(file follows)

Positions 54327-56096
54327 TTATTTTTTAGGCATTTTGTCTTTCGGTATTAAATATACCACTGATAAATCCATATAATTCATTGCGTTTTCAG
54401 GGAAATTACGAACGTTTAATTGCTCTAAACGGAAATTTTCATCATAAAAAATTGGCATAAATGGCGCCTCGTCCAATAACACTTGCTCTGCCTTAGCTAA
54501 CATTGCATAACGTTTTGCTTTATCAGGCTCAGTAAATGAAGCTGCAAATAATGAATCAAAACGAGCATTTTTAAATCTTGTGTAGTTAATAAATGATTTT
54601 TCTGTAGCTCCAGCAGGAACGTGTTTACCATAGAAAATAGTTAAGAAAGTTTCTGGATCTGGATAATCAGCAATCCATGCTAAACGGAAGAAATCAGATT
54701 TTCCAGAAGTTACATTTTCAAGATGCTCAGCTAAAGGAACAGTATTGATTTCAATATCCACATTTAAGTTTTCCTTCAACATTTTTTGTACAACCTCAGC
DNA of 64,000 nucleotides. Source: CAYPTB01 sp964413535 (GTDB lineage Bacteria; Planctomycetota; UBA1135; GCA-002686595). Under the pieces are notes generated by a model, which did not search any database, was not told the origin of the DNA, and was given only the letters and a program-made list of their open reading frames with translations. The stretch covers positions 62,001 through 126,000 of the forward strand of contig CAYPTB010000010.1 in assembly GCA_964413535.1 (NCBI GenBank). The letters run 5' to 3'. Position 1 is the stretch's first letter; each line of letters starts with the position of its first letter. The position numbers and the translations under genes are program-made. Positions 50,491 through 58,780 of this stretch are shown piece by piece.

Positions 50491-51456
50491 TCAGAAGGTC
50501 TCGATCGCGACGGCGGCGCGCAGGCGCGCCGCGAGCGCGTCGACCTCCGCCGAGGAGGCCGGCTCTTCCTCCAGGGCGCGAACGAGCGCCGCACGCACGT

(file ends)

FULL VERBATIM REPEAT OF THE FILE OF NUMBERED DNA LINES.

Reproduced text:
Positions 54327-56096
54327 TTATTTTTTAGGCATTTTGTCTTTCGGTATTAAATATACCACTGATAAATCCATATAATTCATTGCGTTTTCAG
54401 GGAAATTACGAACGTTTAATTGCTCTAAACGGAAATTTTCATCATAAAAAATTGGCATAAATGGCGCCTCGTCCAATAACACTTGCTCTGCCTTAGCTAA
54501 CATTGCATAACGTTTTGCTTTATCAGGCTCAGTAAATGAAGCTGCAAATAATGAATCAAAACGAGCATTTTTAAATCTTGTGTAGTTAATAAATGATTTT
54601 TCTGTAGCTCCAGCAGGAACGTGTTTACCATAGAAAATAGTTAAGAAAGTTTCTGGATCTGGATAATCAGCAATCCATGCTAAACGGAAGAAATCAGATT
54701 TTCCAGAAGTTACATTTTCAAGATGCTCAGCTAAAGGAACAGTATTGATTTCAATATCCACATTTAAGTTTTCCTTCAACATTTTTTGTACAACCTCAGC
DNA of 64,000 nucleotides. Source: CAYPTB01 sp964413535 (GTDB lineage Bacteria; Planctomycetota; UBA1135; GCA-002686595). Under the pieces are notes generated by a model, which did not search any database, was not told the origin of the DNA, and was given only the letters and a program-made list of their open reading frames with translations. The stretch covers positions 62,001 through 126,000 of the forward strand of contig CAYPTB010000010.1 in assembly GCA_964413535.1 (NCBI GenBank). The letters run 5' to 3'. Position 1 is the stretch's first letter; each line of letters starts with the position of its first letter. The position numbers and the translations under genes are program-made. Positions 50,491 through 58,780 of this stretch are shown piece by piece.

Positions 50491-51456
50491 TCAGAAGGTC
50501 TCGATCGCGACGGCGGCGCGCAGGCGCGCCGCGAGCGCGTCGACCTCCGCCGAGGAGGCCGGCTCTTCCTCCAGGGCGCGAACGAGCGCCGCACGCACGT